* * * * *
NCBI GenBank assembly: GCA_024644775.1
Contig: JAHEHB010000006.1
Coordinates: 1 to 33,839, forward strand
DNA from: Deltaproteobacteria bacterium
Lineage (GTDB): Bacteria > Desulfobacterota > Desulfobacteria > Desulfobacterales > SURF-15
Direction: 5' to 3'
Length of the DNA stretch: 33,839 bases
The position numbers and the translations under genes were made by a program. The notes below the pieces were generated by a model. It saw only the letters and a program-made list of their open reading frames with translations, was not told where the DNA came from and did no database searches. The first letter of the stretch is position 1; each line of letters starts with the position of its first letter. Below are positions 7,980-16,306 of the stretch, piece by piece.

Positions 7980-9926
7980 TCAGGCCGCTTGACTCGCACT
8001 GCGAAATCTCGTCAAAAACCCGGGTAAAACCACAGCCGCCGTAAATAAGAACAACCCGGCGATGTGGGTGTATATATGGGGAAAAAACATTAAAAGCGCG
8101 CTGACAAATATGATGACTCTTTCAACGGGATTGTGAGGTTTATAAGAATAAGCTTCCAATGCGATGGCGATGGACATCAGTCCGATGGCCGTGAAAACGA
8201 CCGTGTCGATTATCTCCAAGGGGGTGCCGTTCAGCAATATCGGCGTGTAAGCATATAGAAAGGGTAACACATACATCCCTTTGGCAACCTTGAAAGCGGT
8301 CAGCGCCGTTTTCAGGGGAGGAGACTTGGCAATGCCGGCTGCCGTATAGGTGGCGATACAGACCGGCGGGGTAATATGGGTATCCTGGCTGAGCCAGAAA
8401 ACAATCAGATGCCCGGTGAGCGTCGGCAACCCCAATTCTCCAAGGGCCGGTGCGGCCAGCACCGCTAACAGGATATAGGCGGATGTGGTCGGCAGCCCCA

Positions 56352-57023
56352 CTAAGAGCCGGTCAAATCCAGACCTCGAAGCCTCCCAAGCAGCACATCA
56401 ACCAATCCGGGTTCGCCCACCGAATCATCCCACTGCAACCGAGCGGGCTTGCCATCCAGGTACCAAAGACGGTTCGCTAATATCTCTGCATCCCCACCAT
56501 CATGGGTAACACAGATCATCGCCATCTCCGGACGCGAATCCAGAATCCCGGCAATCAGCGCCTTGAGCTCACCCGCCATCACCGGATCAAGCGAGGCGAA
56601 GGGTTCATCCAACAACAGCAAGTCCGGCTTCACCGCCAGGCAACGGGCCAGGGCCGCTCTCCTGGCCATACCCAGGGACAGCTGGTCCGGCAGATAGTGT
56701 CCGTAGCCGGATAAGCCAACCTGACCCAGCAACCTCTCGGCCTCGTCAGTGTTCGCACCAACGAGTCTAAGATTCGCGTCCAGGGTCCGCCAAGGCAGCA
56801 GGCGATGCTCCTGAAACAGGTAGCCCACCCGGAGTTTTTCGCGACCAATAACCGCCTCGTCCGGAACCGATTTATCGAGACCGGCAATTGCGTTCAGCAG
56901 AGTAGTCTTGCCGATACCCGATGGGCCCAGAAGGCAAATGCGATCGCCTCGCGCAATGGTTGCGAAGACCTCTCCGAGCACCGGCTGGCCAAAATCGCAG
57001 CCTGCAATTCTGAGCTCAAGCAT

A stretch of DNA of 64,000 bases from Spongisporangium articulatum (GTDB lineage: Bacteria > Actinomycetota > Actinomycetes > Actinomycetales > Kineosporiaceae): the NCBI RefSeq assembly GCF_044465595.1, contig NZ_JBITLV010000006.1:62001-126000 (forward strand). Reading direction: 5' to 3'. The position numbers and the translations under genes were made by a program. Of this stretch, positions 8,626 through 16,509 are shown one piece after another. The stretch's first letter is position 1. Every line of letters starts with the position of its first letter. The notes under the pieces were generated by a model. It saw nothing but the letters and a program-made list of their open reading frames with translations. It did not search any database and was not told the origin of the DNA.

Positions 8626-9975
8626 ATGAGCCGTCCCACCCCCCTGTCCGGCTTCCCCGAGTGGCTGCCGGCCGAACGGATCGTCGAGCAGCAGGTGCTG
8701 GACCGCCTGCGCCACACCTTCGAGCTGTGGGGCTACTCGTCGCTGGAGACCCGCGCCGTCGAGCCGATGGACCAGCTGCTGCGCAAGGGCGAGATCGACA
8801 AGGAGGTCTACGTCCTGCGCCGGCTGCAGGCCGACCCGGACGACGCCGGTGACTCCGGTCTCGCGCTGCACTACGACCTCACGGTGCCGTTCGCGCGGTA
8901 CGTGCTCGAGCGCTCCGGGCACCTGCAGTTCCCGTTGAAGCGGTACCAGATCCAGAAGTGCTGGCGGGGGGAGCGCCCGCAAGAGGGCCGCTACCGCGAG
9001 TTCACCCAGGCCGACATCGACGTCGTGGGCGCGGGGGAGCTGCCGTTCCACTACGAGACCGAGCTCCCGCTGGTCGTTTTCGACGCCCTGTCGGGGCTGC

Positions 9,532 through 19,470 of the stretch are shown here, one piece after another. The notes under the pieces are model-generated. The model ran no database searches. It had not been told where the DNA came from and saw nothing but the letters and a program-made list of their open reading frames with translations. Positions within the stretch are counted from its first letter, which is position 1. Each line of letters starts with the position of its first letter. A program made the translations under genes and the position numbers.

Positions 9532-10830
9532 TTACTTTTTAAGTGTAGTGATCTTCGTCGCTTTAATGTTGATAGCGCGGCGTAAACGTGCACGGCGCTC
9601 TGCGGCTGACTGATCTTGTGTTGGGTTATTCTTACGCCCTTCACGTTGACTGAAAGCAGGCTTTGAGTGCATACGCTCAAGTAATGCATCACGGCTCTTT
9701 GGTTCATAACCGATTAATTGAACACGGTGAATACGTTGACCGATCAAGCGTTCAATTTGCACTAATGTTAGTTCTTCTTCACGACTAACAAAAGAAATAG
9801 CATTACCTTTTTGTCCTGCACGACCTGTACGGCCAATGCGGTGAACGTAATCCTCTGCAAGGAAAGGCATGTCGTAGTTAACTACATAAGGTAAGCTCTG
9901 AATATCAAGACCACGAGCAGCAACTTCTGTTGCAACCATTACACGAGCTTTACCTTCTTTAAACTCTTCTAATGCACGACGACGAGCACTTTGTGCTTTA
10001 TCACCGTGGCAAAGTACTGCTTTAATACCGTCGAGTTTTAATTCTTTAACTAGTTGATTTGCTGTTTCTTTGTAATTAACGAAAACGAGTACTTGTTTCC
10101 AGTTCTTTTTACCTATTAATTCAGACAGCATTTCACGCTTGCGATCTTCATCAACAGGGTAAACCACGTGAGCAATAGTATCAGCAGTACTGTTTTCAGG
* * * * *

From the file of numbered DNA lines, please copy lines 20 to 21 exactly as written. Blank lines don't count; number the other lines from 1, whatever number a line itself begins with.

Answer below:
56601 GGGTTCATCCAACAACAGCAAGTCCGGCTTCACCGCCAGGCAACGGGCCAGGGCCGCTCTCCTGGCCATACCCAGGGACAGCTGGTCCGGCAGATAGTGT
56701 CCGTAGCCGGATAAGCCAACCTGACCCAGCAACCTCTCGGCCTCGTCAGTGTTCGCACCAACGAGTCTAAGATTCGCGTCCAGGGTCCGCCAAGGCAGCA